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Growing the Game

by Jacob Betzner / New York Islanders

Matt Donovan takes great pride in being the reason for celebration in the small hockey community in Edmond, Oklahoma as USA Hockey celebrates local hockey heroes now as part of Hockey Weekend Across America. As the only born and bred NHL player from Oklahoma, the Islanders’ defenseman hopes to inspire the entire Sooner State and amateur players throughout the country to pick up the sport.

“Hopefully hockey continues to grow [in the United States],” Donovan said. “Hopefully me being from Oklahoma and making it to the NHL helps hockey grow in places that haven’t been hockey hotbeds before.”

In high school, Donovan left Oklahoma to play elite amateur hockey in Dallas and went on to play two seasons of junior hockey with the Cedar Rapids RoughRiders of the USHL. In between two seasons with the University of Denver, Donovan won a gold medal with the United States at the 2010 World Junior Championships.

“It’s a pretty indescribable feeling,” Donovan said of playing in the World Junior Championships. “You’re not only just playing for yourself, when you put on the USA crest and the red, white and blue; you’re playing for a whole country.”

Donovan donned the red, white and blue again at the 2014 World Championships in Belarus with fellow Islanders Brock Nelson and Colin McDonald. An Oklahoman playing alongside a Minnesotan native in Nelson and a Connecticut native in McDonald showed the extent of the growth of hockey in the United States.

“It’s cool to see hockey spreading across [the United States],” Nelson said. “It’s slowly making its way all the way out west and down south. It’s good to see guys like [Matt Donovan] from different areas come in and play.”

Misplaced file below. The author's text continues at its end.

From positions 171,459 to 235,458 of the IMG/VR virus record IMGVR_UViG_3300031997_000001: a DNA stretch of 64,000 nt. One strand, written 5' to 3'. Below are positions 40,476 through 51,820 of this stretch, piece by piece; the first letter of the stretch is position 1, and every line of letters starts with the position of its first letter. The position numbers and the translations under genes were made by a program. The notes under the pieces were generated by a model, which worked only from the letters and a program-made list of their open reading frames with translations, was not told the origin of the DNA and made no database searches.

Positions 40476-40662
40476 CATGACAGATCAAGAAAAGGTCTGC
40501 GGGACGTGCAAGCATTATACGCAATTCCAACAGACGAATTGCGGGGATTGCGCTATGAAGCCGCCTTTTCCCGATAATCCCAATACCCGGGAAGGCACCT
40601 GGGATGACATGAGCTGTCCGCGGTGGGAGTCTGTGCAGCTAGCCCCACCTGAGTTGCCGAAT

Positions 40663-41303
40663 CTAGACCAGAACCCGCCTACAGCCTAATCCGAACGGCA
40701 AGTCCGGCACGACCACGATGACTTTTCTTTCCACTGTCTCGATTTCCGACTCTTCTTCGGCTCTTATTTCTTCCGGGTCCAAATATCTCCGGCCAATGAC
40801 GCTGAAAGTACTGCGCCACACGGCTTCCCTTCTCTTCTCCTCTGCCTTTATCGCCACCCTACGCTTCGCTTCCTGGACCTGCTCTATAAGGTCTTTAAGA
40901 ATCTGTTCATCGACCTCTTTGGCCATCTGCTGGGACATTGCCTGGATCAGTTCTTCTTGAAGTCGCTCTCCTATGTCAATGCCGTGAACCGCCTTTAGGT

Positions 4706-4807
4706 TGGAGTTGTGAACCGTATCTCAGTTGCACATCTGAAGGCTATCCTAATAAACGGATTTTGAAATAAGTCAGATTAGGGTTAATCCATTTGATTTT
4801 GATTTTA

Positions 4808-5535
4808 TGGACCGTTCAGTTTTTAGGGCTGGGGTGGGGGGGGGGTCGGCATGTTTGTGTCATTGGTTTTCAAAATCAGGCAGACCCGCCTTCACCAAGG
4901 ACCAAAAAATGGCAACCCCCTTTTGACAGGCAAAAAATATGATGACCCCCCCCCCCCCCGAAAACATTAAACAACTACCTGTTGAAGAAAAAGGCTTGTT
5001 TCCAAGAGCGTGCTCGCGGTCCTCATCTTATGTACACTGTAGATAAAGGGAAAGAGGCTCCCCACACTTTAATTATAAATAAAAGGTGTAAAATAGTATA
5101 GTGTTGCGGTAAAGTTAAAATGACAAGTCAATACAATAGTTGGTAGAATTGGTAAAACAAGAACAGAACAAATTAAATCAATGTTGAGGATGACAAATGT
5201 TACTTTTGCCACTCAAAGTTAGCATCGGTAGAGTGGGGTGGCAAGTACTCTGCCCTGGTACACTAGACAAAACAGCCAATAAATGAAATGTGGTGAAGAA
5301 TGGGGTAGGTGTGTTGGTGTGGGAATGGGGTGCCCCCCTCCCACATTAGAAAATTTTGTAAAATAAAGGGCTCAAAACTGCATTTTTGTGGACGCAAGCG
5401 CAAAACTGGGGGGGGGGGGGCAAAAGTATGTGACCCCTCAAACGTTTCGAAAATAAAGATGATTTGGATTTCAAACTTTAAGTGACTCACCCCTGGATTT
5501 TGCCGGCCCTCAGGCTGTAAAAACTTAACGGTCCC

Hopefully me being from Oklahoma and making it to the NHL helps hockey grow in places that haven’t been hockey hotbeds before.Matt Donovan

Donovan and Nelson may be from different climates, but they both picked up hockey in a similar way, through their families. Donovan’s father, Larry, owned the local rink in Edmond and taught his son to skate there. Nelson comes from a strong hockey lineage featuring two Olympic gold medal winners. His grandfather Bill Christian was a member of the 1960 U.S. Olympic hockey team and his uncle Dave Christian played on the 1980 Miracle on Ice team. (Thirty years after the Miracle, Nelson was a part of a record-setting draft year for USA Hockey, as 11 Americans were taken in the first round of the 2010 NHL Draft.)

Far from the plains of Oklahoma, Nelson grew played in front of huge crowds in high school in Minnesota, eventually playing in the prestigious the Minnesota State High School Hockey Tournament held every March at the home of the Minnesota Wild.

“I don’t know if anybody really understands or grasps the importance of playing high school [in Minnesota] unless you go to a game,” Nelson said. “The whole community surrounds you and supports you, you get to go to the Xcel Energy Center and play in front of quite a few thousand. Warroad is a small town of maybe 1,700. You have maybe 10-times your town [at Xcel]. It’s pretty special.”

Nelson found the best part of playing hockey in Minnesota all the way through the state tournament was playing with mostly the same group of teammates for years. Despite the geographical differences, Donovan gave a similar reason for sticking with the sport.

“Hockey anywhere creates a lot of friendships and a lot of good times,” Donovan said. “The one thing I took away from playing hockey growing up in Oklahoma was having good friends. I’m still good friends with a lot of kids I played with growing up. Along with all the friends I grew up with, it was just a good time to grow good friendships that go a long way.”

With players like Donovan leading the way in non-traditional markets, hockey continues to grow from sea to shining sea.

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